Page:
Consumers will soon pay less for a gallon of milk -- but the price drop may put struggling Florida dairy farmers out of business. Dairy farmers have survived two bad hurricane seasons, which damaged property and killed cows. They also face environmental pressure and the lure to sell farmland to real estate developers. And now experts say the price of milk has not kept up with inflation, which may put many out of business. But Tom Pittman with Southeast Milk – a farmer owned coop – says Florida’s dairy farmers are a resilient group.
”They’re finding ways to cut costs I guess to really hang in there and go through the low period. A lot of them realize that the prices do cycle up and down and a lot of times the number of months with low milk prices tend to outnumber the months with high milk prices.”
Farmers saw a one-quarter cut in their prices between last fall and March. It will go down another 8 percent by June under controls set by the U.S. Department of Agriculture. Today Florida has 165 dairy farms. Four decades ago it had 500.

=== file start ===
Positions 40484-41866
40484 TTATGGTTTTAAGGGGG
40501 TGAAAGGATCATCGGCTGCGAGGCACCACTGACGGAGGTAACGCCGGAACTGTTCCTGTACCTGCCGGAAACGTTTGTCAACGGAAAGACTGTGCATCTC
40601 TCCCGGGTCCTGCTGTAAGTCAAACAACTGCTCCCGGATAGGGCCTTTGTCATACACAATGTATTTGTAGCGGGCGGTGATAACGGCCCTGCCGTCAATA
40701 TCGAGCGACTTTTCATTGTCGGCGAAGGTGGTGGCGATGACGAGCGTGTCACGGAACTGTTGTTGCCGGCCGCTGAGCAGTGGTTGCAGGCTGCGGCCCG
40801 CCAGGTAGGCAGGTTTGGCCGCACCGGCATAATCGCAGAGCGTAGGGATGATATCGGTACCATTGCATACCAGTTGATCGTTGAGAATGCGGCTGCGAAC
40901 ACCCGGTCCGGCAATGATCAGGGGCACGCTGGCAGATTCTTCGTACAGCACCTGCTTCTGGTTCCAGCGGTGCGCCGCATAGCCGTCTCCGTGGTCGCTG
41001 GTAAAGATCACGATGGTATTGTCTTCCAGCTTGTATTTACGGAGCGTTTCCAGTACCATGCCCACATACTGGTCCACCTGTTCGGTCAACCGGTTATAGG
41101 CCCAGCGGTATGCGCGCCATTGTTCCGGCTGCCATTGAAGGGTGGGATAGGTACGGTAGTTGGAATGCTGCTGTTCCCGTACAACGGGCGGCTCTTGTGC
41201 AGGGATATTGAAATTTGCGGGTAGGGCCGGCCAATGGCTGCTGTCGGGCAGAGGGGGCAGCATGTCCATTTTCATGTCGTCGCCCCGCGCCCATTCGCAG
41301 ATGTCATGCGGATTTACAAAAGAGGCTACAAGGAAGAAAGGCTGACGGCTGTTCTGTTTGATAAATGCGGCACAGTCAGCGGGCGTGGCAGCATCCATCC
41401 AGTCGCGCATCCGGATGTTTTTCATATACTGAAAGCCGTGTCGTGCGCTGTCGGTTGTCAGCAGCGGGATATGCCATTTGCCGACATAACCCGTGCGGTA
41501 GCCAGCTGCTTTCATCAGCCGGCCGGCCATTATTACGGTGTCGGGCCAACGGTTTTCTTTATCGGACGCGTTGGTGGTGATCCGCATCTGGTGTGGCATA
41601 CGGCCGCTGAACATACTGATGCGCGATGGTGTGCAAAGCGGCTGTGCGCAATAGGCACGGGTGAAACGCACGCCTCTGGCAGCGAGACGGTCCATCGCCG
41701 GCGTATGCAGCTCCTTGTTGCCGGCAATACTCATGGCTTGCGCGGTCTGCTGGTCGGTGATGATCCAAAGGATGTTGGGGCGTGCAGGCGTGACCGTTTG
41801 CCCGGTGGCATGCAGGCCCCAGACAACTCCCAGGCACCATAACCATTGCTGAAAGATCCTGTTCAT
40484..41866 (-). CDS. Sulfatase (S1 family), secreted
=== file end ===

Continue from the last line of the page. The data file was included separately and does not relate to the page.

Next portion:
Consumers might have noticed milk is less expensive this month. But that lower cost is hurting Florida’s 165 dairy farms. Many have found themselves struggling to keep up with competition from other more productive states, to recover from hurricanes and to keep from selling out to developers.
A 25 percent drop in the price of milk paid to farmers since last fall plus another 8 percent drop expected next month may put many Florida dairymen out of business, says Tom Pittman of the farmer owned coop – Southeast Milk.
“The dairy farmers here are a resilient group and I do believe that most of them will be able to survive this downturn in milk prices but there’s going to be a few that are not going to survive and hopefully over the long term we have enough stay in business here to keep the Florida market supplied with milk.”
Pittman says commercial dairy farming is very competitive. The recent price drop will make it even harder for family farms to remain, furthering a trend in corporate farming nationwide.
Wednesday, 19 April 2006 01:00